Von Papen, who was not the sharpest pencil in the box, besides being arrogant and pompous, left the United States with numerous steamer trunks filled with secret documents which named most if not all the people involved in the spy and sabotage ring, not to mention many German Americans sympathetic to the German cause. He thought that the safe-conduct granted by the American (and / or British?) government meant that he would not be bothered by the fools in the Royal Navy ships which had been blocking all trade to and from the German Empire since the onset of the conflict. I kid you not.

The Royal Navy officer who boarded the passenger liner von Papen was traveling on did not bother him alright, but he politely seized all the steamer trunks. The members of the spy and sabotage ring who had yet to be identified were soon arrested and put on trial. Many German Americans sympathetic to the German cause apparently suffered the same fate.

In the fall of 1918, near Nazareth, Palestine, von Papen seemingly skedaddled from an Osmanli Ordusu, or Ottoman army, camp about to be overrun by a British cavalry unit. Would you believe that this dutiful officer may, I repeat may, have been filing his papers when the heavens fell on his head? Von Papen seemingly skedaddled without grabbing, or destroying, a great many secret documents which included material connected to the 1914-15 spy and sabotage ring. Informed of the situation, someone in London allegedly replied: “Forward papers. If Papen captured, do not intern; send him to lunatic asylum.” I find this hard to believe, but then, who am I to question the absurd? Sir Patrick Stewart? And back to our glide bomb we go.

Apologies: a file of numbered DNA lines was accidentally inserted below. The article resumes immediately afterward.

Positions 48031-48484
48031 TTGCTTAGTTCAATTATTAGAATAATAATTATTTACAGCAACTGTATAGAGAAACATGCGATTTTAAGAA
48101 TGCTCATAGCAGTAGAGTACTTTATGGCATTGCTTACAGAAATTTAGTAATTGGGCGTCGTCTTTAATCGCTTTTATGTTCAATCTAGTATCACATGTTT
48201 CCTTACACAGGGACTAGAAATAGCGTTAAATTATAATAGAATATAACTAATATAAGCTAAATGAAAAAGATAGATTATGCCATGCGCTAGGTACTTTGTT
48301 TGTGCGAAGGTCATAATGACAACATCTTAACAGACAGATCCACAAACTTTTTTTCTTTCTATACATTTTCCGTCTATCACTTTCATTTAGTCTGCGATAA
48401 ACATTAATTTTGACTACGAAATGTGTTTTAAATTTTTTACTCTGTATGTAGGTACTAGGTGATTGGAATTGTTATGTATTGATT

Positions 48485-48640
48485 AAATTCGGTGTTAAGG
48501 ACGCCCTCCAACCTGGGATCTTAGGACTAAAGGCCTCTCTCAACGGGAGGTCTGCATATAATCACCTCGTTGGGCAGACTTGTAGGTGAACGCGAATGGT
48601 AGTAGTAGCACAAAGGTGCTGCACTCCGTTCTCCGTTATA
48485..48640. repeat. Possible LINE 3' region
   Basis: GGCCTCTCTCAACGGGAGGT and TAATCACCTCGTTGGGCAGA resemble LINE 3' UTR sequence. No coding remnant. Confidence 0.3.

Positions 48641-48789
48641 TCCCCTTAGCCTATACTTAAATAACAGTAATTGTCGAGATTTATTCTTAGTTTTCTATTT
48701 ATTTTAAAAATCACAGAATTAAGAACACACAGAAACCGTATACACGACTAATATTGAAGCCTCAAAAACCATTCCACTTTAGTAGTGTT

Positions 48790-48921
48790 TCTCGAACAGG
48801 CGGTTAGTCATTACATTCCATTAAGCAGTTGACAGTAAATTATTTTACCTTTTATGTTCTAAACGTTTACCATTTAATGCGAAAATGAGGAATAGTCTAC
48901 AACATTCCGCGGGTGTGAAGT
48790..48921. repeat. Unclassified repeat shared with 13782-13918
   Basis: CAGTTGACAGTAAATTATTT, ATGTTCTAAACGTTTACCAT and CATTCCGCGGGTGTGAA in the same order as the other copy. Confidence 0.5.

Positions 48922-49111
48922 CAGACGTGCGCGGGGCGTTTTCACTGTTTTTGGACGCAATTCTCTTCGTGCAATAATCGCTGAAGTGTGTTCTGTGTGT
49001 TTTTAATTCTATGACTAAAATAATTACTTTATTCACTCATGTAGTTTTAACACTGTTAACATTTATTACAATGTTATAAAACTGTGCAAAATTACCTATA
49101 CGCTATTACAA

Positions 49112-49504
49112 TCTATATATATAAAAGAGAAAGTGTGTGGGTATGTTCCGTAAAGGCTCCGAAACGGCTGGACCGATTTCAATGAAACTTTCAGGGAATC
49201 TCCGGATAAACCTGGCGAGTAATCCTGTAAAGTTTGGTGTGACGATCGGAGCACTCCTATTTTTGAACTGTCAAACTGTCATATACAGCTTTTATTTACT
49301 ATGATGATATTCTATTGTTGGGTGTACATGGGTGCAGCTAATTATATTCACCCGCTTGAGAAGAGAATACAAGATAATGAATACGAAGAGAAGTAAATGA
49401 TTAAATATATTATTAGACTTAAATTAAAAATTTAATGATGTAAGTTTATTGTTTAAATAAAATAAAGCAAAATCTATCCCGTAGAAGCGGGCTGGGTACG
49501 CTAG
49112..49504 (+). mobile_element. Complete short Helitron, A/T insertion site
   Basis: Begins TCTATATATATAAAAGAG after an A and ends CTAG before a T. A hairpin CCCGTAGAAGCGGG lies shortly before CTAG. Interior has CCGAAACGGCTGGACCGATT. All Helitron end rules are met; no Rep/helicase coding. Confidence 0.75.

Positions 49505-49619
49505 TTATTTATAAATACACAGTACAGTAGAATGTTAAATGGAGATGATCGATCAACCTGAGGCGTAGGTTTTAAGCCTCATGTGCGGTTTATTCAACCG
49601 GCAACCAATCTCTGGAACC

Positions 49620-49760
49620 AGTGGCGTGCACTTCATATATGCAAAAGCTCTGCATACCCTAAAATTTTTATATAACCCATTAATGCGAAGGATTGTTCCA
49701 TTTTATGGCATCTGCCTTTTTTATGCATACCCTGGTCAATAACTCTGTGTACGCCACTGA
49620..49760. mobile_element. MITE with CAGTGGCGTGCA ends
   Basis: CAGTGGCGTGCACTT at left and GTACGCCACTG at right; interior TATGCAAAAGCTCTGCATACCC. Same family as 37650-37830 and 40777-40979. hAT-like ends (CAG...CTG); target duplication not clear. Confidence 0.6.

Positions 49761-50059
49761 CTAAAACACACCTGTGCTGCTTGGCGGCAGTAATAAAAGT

Russell’s missile was briefly put on display, in the fall of 1915, in the West Washington Market of New York City, in a booth operated by the National Security League, a military preparedness organisation founded in December 1914. By then, it had gained the support of Herschel Clifford Parker, a well-known American physicist and mountaineer involved in the first ascents of mountain peaks located in British Columbia and Alberta, between 1897 and 1903.

The Russell dirigible aerial torpedo was never ordered by the American military – or by the military of another country for that matter. This intriguing weapon was scrapped at some unknown date, quite possibly in the late 1910s or early 1920s.

Did yours truly remember to mention that it was one of several dirigible aerial torpedoes developed in several countries during the First World War? Sorry about that.

I hope that you this brief excursion into the wonderful world of aviation and space was mildly entertaining.

See ya later.

This writer wishes to thank all the people who provided information. Any mistake contained in this article is my fault, not theirs.

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Rénald Fortier